KEPPOCH, ANTIGONISH COUNTY, N.S. - A brilliant sun and warm temperatures welcomed those taking in the third annual Jordon’s Warr;or Walk, on the afternoon of Sept. 30.
Hosted by the Jordon Myles Foundation (JMF) and held at Keppoch Mountain, the walk, as described on the foundation’s Facebook page, is “held to remember those warr;ors we have lost, and to raise awareness about mental health.”
Jodi Myles, the mother of Jordon Myles who struggled with mental illness and passed away in 2016, gave an emotional and poignant speech just prior to the walkers, a large contingent from all age groups, setting out on the trail.
“Seeing you all here, knowing this is our third year for the walk and seeing the growth tells me this; we all relate somehow and we all want to do something and here is the thing, most of us, myself included, don’t really know what to do,” Jodi said, her emotions rippling through her words.
“How do you end stigma and shame around mental health? How do we demand better care, education, resources? I don’t know, but I do know I can’t, and I will not, just throw my hands up and say I can’t make a difference. So I surrounded myself with a group of incredible people and, together, we do a few things.”
One of the major things the foundation does is provide You Matter bags to folks admitted to the mental health and addictions unit.
Jodi described the creation of the bags stemming from her bringing Jordon food, a drink, a book, and other small, but necessary and meaningful items, during a time he was admitted and placed in a stark observation room. She talked about the smile it brought to his face and the hug they shared at the moment.
“We’ve donated almost 700 bags since December 2016,” she told the walk participants and others crowded around the lodge at the Keppoch.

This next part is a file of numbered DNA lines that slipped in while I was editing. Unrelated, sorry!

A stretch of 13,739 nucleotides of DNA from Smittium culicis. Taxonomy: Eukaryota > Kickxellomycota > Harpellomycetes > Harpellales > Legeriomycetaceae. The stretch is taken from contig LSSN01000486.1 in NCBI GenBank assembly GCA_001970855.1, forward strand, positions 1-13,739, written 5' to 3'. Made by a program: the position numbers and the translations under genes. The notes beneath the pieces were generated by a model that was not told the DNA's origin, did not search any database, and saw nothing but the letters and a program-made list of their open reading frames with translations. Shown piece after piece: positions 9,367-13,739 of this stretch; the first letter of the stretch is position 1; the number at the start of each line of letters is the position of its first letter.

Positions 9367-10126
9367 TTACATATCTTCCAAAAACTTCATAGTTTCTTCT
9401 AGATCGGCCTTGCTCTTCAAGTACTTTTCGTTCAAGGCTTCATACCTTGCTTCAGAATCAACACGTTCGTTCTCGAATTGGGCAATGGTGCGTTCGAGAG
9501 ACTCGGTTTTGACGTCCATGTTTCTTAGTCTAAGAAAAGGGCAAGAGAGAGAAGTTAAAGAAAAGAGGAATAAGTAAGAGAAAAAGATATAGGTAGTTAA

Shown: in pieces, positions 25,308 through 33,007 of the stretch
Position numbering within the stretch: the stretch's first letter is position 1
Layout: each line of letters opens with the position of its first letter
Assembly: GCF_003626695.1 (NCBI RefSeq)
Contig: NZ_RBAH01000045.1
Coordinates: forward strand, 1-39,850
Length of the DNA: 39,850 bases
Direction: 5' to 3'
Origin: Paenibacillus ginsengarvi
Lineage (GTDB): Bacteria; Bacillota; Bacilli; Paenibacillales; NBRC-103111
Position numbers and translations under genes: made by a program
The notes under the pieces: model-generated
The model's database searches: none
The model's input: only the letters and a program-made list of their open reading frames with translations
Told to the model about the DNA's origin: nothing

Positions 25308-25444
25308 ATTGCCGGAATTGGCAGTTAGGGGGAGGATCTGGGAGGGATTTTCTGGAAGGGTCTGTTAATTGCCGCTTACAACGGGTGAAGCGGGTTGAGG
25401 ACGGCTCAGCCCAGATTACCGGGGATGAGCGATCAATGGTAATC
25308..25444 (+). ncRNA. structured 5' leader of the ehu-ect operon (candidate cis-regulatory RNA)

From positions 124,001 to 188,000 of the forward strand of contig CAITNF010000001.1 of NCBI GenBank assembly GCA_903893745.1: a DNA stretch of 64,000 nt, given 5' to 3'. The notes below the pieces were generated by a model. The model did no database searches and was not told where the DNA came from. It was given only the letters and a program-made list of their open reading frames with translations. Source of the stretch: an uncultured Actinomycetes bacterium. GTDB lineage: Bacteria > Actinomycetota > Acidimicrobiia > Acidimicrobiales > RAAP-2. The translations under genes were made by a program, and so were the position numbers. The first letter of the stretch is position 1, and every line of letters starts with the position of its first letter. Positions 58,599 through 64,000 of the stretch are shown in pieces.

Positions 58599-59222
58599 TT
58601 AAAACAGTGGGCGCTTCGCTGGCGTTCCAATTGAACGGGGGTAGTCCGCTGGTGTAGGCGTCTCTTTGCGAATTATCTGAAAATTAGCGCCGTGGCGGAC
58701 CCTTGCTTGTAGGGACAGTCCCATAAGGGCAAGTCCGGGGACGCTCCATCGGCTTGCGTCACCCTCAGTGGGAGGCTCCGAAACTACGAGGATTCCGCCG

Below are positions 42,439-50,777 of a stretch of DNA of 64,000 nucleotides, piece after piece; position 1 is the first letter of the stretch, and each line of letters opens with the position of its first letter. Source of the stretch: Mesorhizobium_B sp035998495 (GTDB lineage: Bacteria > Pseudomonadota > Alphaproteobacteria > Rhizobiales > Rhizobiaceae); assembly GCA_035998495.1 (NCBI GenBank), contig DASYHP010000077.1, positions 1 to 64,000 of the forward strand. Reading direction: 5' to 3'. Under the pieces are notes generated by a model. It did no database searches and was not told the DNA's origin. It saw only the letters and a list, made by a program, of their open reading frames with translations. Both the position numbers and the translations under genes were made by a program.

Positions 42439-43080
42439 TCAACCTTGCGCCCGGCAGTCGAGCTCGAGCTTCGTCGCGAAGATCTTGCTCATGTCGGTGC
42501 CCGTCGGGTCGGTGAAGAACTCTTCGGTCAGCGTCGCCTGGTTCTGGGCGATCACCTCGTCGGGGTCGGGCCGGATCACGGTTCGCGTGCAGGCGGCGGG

“The first Warr;or Walk funded the first several batches; we weren’t even the JMF then, but we haven’t stopped since. Every penny donated today will help those struggling. Most funds will go towards the You Matter bags.
“It’s a little thing really, a little light in a very dark room; but sometimes, maybe, a little light is all you need to see things a little more clearly.”
Money raised during the day was through donations and a silent auction, as well as T-Shirt sales.
In talking to the Casket just prior to the event getting underway, Jodi said it’s definitely the biggest activity for the foundation.
“The foundation was actually created after the first walk,” she said. “We said no registration for the first walk and we literally did it just to raise awareness. We weren’t called anything at that point and then I had $3,000 in my drawer which I became responsible for, so we immediately went to a bank and this was created.”
A couple of months later, around Christmas time, the idea for the You Matter bags came to her.
“They do make a difference,” she said, noting they’ve received a lot of positive feedback from patients and their families.
Jodi talked about the Keppoch setting as an ideal backdrop.
“That is exactly why we come here, for mental health,” she said. “It’s so good to get outside yet, it’s so hard sometimes when you’re feeling crappy. It’s so easy to say ‘oh, take a walk you’ll feel better’ but [it’s not that easy]. So, today, we get people outdoors and they’ll feel it … that is why we do it here.”
And the timing? Just the way it worked out, Jodi explained.
“Jordon passed in February and friends of mine kind of put this seed in my mind, just to keep me going, and we just decided let’s do it in the fall. Really nothing significant about the date. This is Suicide Awareness Month so, now, it does kind of coincide with that, which is great.”
She expressed gratitude that well known musician Tom Curry was on-hand for the event as Curry played songs on the deck of the lodge and provided an ideal musical backdrop to go along with the scenic one
“And I can’t believe this is our third, to be honest with you, I’m overwhelmed,” she said, as cars continued to fill the parking lot.
Just before the group started out on the well-groomed trail, Jodi left them with a final thought.
“Remember as you walk the trail today, we’re not here to celebrate death, we celebrate love,” she said. “Grief is proof that love still exists and this trail shows you that when you are helping people who are struggling, you’re helping people very much like yourself. Real people who have real lives and were loved beyond measure. Whose deaths may have shocked us but for whom we say ‘no more.’
“Don’t hide, we all struggle, let’s support one another.”